Frank Borman, the astronaut who selected the opening passages of Genesis to read during the first manned mission to orbit the moon and concluded the Christmas Eve broadcast by asking God to bless everyone on “the good Earth” 240,000 miles away, died November 7 at the age of 95.
An estimated one billion people listened to the Apollo 8 astronauts read the Creation story in 1968. According to TV Guide, one out of every four humans on Earth turned on a TV the night to see Borman, James Lovell, and William Anders circle 60 miles above the rocky surface of the moon.
The three men were the first to leave Earth’s orbit and reach humanity’s nearest neighbor in space. The awe of the moment was acknowledged with the reading of the first 10 verses of the King James Bible. The words thrilled many, caused a bit of controversy, and confused those who couldn’t see the connection between the greatest scientific adventure of the modern era and an ancient religious text.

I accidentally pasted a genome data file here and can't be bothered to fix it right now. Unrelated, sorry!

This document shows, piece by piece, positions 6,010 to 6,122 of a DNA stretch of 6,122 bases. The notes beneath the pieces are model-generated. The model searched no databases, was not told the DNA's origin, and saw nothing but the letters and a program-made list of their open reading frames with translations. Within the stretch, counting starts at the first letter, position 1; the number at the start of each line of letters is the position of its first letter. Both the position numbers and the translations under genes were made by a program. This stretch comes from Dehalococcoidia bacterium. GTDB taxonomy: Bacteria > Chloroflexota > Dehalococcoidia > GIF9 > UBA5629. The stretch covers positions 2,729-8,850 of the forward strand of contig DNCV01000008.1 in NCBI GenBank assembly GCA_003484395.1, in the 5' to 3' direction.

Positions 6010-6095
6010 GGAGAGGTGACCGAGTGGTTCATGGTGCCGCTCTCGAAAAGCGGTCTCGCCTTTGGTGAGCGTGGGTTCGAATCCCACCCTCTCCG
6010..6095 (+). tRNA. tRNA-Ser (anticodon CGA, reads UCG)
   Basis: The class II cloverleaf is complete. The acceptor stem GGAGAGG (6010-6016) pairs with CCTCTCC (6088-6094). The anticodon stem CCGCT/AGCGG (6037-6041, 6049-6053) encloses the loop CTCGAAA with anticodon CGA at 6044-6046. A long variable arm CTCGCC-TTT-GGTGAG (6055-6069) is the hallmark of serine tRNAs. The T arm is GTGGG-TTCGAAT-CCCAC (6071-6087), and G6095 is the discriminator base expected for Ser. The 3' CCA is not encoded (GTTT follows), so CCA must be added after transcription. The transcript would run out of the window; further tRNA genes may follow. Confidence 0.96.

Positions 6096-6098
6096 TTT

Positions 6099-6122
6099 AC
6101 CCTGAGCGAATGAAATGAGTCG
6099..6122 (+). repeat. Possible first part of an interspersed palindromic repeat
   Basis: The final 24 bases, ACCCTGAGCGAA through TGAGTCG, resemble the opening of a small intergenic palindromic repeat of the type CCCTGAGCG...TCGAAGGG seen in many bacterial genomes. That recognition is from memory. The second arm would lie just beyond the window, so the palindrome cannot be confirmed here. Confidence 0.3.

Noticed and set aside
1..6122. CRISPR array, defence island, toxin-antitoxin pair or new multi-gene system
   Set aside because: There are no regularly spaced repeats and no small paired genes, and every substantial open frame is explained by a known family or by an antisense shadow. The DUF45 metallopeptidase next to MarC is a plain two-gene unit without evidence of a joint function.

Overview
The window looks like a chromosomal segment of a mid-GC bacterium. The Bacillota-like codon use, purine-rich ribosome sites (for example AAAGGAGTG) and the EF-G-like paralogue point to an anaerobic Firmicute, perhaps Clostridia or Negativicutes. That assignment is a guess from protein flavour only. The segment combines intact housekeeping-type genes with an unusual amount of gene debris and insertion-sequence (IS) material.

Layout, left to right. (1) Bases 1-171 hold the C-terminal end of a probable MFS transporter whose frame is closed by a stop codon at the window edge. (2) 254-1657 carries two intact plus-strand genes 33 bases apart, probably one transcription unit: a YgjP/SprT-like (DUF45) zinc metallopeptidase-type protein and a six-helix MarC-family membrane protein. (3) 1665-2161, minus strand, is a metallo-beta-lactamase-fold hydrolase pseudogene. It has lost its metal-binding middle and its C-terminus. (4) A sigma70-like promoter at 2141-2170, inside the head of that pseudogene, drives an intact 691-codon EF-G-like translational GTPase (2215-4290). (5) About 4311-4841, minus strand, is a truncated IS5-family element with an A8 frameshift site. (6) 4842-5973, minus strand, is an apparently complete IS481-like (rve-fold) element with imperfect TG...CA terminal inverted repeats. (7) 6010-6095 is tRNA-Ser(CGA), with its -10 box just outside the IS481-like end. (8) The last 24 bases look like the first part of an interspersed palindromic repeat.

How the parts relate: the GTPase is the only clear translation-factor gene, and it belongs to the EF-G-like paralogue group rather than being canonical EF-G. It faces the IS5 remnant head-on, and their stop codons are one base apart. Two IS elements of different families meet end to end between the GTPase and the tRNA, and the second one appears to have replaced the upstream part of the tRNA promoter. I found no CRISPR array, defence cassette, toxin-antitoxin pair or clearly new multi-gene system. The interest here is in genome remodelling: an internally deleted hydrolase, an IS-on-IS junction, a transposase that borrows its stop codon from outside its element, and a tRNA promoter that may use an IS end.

Borman, an Episcopal lay reader, said he was just trying to find something “appropriate” for the occasion.
“I’m not a fundamentalist. I don’t believe in a literal interpretation of the Bible; I believe in a liberal interpretation,” he explained to Parade magazine the following year. “And I accept its scriptural message—that God created the earth.”
Like many of the American astronauts in the space race with the Soviet Union, Borman saw the quest to put people on the moon as a scientific and technological test, a patriotic contest, and also something deeply religious. He echoed what others said about the essential spiritual aspect of space exploration.
“I’m not aware of any man that could undertake this kind of journey without some belief,” Borman told reporters. “Or at least I couldn’t.”
Borman was born to Marjorie Ann and Edwin “Rusty” Borman in Gary, Indiana, on March 14, 1928. The family owned a mechanic’s shop and gas station, and Rusty built model planes. As soon as Frank was old enough, his father involved him in the hobby and eagerly encouraged his interest in flying.